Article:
Wednesday, September 21, 2011

Mobile LiDAR: Law #13

Mobile LiDAR is not all fun and games, but it does feel like it some days.

What could be more enjoyable than mounting a couple lasers on top of a 4 wheel drive SUV, cruising at highway speeds, shooting it at everything that the eye can see and calling it work? It’s a career that would have Tim “The Toolman” Taylor stand-up and say “more power, ARGH, ARGH, ARGH”, (although our system is manufactured by Optech, not Binford). How about adapting it to fit a boat, an all-terrain vehicle or a hi-rail? Now we’re talking… it’s like a sophisticated NextGen video game that would make my twelve year old son envious. In this context, it’s easy to forget that the laser is a highly advanced optical imaging system, operated by experienced survey technicians, which is used to collect vast amounts of precision data for a multitude of real world applications. If engineered correctly, a Mobile LiDAR unit will serve as a cost-effective survey grade solution that can be used to generate high quality project deliverables in a surprisingly quick timeframe. This is where the fun stops and the real work starts.
Baker's Mobile LiDAR unit is mounted on a Hi-Rail equipped truck
to perform a collection on a railroad corridor.

The implementation of a mobile LiDAR project can often be a rigorous undertaking, sometimes involving hurdles that would challenge the greatest of the world's Olympic sprinters. First and foremost is the sale. You would think that the system’s efficiency, accuracy and safety features would enable the technology to sell itself, but the resistance to change innate in economic buyers sometimes results in the need for the “hard sell”.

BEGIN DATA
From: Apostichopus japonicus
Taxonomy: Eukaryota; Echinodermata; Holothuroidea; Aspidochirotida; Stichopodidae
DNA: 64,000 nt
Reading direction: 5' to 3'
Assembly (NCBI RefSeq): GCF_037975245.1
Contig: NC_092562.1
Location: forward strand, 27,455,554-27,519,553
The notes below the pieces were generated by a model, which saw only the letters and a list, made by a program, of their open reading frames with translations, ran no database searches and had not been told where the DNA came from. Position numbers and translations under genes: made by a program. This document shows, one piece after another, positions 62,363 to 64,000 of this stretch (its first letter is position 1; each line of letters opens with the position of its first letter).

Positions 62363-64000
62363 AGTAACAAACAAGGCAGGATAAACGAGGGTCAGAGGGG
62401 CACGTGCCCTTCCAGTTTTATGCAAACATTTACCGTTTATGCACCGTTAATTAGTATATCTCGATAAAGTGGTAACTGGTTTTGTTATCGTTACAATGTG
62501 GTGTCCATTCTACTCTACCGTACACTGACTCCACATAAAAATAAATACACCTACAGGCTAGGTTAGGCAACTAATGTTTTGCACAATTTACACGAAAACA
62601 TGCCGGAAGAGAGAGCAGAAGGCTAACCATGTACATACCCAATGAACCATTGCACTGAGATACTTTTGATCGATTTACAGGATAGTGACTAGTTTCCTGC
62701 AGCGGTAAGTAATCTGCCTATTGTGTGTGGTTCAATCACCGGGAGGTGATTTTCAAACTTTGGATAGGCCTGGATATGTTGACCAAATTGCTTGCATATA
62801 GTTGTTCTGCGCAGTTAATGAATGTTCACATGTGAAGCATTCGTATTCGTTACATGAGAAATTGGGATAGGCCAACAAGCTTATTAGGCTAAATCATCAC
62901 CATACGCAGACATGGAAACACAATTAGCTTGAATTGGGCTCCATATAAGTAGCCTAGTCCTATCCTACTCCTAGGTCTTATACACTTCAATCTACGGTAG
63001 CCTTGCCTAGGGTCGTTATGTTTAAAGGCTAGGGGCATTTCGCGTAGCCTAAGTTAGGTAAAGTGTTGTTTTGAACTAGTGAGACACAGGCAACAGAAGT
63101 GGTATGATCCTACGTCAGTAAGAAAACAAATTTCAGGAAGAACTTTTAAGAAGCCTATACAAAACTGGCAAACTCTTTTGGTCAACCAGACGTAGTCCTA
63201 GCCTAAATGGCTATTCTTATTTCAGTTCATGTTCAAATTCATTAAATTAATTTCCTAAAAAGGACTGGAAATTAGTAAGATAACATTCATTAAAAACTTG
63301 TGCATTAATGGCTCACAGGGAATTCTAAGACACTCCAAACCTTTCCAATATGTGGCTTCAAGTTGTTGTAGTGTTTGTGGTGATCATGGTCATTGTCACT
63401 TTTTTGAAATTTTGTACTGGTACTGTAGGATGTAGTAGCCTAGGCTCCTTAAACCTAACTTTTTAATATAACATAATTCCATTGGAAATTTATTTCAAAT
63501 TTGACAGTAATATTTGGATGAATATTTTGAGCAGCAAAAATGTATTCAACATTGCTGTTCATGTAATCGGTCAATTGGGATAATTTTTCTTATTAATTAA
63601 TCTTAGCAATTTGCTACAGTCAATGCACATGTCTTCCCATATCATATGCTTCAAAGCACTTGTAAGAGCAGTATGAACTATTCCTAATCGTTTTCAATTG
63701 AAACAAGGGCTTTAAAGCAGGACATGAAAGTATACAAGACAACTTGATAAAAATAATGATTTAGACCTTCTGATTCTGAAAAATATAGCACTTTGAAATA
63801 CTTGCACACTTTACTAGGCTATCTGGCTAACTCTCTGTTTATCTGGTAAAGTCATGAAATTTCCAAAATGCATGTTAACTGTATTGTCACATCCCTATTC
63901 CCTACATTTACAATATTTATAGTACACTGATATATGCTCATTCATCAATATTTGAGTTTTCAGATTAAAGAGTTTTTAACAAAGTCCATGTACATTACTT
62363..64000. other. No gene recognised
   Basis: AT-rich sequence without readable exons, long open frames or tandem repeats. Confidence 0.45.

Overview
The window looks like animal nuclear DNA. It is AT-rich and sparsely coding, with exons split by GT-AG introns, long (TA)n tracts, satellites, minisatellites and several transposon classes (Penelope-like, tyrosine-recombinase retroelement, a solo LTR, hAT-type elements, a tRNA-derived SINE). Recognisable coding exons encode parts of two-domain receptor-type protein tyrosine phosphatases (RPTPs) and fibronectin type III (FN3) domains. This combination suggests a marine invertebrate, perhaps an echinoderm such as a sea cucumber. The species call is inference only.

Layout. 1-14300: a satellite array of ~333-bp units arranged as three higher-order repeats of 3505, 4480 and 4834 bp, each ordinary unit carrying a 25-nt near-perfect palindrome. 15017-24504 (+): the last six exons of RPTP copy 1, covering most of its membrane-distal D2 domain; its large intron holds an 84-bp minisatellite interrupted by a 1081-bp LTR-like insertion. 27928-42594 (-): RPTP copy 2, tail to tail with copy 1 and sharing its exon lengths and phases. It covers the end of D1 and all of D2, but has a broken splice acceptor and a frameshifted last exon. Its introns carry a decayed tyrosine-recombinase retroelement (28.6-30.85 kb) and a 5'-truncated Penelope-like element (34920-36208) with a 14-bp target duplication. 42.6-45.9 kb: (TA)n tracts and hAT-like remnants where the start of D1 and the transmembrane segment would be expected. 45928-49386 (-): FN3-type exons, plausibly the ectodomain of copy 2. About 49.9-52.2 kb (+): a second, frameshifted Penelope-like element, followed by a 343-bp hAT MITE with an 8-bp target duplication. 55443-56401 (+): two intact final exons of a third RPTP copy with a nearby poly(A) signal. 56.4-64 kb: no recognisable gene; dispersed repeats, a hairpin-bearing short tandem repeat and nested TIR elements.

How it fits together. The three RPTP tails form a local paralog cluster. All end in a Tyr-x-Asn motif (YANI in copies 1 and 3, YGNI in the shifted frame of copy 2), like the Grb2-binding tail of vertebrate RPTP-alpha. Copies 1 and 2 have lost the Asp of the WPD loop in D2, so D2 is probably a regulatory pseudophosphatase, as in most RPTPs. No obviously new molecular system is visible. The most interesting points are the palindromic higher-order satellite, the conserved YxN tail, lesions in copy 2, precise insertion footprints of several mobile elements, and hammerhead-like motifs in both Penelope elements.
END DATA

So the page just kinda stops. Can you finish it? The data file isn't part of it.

There’s hardware and software configuration, system calibration, survey control, and pre and post processing procedures that must be painstakingly followed to ensure a quality data output. And let’s not forget the logistics of scheduling… Mother Nature is not always the most forgiving of patrons. Mobile LiDAR data collections are serious business. However, if managed properly, it might just give four wheeling on a muddy summer day in the bayou a proverbial run for its money in the fun and games category.

Got LiDAR?


David Fekete is GIT Operations Manager for our Harrisburg, PA office.  He joins other manager's within Baker's GIT Service Area as a guest author to the blog.  In the coming weeks, additional guest authors will continue providing content from a different perspective.

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